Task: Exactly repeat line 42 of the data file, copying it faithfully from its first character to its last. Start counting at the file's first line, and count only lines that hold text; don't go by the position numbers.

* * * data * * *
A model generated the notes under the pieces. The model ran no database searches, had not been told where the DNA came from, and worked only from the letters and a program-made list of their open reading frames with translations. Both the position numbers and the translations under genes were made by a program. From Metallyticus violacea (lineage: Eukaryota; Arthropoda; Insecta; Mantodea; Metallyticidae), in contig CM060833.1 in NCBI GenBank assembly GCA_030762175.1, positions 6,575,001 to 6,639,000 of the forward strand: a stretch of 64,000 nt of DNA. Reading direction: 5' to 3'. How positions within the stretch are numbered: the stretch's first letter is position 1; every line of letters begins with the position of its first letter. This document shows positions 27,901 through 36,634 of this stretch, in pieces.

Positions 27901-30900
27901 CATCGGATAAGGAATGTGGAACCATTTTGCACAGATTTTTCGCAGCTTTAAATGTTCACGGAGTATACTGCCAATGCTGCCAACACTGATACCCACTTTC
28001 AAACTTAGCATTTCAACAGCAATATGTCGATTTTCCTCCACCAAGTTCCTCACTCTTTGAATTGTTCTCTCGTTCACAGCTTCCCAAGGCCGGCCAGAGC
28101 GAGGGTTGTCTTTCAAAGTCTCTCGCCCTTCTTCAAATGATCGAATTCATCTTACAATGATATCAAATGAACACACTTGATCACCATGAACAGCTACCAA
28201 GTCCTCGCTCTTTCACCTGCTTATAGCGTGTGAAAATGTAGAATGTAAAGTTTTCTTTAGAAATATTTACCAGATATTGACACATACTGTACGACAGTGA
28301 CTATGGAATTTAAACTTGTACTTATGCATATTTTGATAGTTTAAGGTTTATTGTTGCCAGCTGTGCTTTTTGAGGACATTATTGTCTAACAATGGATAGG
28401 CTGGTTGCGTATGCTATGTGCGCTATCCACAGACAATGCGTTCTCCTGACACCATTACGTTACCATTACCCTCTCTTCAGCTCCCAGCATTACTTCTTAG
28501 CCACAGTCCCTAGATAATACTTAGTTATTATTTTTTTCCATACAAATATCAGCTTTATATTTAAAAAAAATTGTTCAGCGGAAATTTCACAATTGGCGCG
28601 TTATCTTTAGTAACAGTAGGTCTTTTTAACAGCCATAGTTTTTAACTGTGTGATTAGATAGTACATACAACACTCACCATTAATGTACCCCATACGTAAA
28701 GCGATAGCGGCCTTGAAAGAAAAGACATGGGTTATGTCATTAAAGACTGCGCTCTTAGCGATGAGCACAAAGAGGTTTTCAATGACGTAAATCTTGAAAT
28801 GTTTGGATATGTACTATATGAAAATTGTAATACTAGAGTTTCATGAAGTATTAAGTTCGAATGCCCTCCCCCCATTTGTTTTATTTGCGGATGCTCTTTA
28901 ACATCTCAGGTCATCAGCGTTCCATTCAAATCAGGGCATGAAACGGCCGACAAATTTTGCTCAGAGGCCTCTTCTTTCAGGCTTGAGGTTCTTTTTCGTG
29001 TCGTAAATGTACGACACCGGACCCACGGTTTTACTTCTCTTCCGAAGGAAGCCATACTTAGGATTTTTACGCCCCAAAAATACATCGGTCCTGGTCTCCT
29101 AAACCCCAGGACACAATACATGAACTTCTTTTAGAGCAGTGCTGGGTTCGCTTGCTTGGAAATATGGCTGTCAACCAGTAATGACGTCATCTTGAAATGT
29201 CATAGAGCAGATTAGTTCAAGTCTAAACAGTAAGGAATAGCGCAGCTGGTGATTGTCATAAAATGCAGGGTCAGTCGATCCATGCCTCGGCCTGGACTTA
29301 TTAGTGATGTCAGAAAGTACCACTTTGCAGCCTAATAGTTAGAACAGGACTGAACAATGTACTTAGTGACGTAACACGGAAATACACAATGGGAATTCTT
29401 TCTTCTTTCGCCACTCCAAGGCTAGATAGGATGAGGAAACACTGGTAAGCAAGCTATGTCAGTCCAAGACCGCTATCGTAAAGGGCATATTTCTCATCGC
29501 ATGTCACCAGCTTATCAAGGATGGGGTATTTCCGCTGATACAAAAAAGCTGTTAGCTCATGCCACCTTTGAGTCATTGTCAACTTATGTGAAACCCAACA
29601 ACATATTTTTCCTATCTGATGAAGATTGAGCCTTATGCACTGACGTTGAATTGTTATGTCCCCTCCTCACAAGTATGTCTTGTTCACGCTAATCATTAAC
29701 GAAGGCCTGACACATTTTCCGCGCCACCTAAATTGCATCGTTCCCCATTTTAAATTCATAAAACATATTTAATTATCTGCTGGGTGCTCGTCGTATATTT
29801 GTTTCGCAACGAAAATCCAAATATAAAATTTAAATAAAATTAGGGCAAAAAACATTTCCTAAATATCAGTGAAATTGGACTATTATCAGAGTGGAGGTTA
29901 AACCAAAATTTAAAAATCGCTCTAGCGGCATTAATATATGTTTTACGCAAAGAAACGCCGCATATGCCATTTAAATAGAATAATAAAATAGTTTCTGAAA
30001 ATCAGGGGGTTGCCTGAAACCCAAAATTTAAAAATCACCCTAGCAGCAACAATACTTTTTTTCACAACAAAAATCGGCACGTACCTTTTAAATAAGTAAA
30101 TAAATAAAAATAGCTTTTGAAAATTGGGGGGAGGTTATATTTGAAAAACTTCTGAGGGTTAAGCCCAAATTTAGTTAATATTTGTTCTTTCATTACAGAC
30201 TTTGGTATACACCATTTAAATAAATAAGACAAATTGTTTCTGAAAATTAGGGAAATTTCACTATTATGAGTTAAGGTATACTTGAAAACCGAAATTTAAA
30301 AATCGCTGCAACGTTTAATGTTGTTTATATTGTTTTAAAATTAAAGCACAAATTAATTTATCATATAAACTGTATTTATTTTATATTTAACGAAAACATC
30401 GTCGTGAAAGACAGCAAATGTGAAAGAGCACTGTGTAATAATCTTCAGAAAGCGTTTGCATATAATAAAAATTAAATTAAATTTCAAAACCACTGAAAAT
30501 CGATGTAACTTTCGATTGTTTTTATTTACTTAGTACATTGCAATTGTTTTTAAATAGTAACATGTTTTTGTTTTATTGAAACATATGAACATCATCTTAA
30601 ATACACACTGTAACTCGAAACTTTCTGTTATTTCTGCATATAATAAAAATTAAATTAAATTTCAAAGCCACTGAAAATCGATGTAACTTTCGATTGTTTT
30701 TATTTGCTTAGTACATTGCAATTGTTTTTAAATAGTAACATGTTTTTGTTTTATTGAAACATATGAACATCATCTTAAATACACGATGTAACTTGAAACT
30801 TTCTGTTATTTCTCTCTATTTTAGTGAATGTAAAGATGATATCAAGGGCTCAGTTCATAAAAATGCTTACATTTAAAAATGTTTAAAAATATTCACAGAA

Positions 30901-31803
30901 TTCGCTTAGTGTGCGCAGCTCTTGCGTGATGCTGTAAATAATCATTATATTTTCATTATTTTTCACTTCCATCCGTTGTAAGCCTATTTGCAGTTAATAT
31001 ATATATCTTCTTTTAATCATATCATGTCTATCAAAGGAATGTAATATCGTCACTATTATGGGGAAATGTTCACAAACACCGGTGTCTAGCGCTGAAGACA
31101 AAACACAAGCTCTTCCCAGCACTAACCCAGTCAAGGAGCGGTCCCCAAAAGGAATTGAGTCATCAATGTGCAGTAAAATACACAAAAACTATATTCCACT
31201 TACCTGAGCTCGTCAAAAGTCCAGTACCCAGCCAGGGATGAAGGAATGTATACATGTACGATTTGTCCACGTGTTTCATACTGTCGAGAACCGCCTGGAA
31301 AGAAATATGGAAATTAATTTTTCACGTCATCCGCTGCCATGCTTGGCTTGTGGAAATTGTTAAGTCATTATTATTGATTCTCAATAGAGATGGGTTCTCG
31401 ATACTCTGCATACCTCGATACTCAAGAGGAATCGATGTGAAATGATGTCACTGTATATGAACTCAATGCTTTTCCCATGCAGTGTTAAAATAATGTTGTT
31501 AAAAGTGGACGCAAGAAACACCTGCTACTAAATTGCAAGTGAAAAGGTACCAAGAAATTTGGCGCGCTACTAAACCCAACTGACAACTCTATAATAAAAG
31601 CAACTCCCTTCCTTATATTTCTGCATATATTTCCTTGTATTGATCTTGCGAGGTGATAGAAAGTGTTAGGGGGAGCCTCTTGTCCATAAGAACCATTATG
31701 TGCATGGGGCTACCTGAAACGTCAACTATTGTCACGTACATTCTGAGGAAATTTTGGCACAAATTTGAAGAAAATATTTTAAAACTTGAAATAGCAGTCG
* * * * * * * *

31701 TGCATGGGGCTACCTGAAACGTCAACTATTGTCACGTACATTCTGAGGAAATTTTGGCACAAATTTGAAGAAAATATTTTAAAACTTGAAATAGCAGTCG